For example, the puppy we helped “emigrate” to the US was born in 2010, a year corresponding to the letter “F.”  So his birth name was Fakir.  You can understand why the family wanted to change his name.

If you have a new puppy and are looking for a French name, there are countless sites where you can get suggestions for male and female puppy names starting with the right letter.

2011: http://ecoledeschiens.com/prenoms-chiens-2011.html

Another site with more than 6,000 choices: http://www.noms-de-chiens.com/

One last dog anecdote is inspired by my friend J.  A dog lover with a keen interest in the differences between French and English language he has long searched for an equivalent word for the game “Fetch.”  The exhausting pastime for dog owners that never ceases to amuse the dogs themselves.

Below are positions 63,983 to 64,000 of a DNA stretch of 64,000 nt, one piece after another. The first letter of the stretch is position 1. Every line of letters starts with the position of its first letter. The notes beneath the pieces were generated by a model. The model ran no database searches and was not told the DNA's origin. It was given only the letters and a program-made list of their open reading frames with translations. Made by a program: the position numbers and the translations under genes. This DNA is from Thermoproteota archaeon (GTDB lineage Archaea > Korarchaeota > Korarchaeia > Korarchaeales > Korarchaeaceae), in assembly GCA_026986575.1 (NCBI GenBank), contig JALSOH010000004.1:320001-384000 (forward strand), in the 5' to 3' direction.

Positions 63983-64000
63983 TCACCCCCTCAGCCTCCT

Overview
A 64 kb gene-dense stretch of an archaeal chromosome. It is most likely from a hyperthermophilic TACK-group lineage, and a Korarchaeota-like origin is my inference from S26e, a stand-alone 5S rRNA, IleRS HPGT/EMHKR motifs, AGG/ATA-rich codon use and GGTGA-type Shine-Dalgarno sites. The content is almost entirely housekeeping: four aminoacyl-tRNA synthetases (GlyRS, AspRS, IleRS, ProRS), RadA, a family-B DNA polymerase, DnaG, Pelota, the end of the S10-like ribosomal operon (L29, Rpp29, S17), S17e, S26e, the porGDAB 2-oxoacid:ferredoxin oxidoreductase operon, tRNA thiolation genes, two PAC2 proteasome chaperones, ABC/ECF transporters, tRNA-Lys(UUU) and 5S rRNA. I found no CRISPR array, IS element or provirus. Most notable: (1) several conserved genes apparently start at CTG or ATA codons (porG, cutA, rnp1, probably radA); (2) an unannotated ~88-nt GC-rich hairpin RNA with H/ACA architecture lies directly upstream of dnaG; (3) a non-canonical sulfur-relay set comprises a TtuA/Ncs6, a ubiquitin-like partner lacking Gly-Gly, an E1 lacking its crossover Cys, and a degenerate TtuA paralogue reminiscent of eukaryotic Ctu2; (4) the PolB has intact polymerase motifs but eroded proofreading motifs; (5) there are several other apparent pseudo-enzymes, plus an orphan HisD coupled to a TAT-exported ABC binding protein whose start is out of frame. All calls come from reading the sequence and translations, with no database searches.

In French, there is no word for this game.  It’s simply called “Throwing the ball for the dog.”  Huh, yet another sign that the English language has a larger vocabulary.  I’ve heard there is a difference of as much as 250,000 words in French to 400,000 in English.  Of course, no self-respecting Frenchman (or woman) would ever agree to such a dramatic difference.  Perhaps “Those French don’t have a different word for everything.”

Wednesday
Jan052011

Top Five Posts from 2010

At the start of a new year, it's always good to reflect on the past year.

 So here is a recap of the top five articles that I wrote in 2010:

1. TALK LIKE A PARISIAN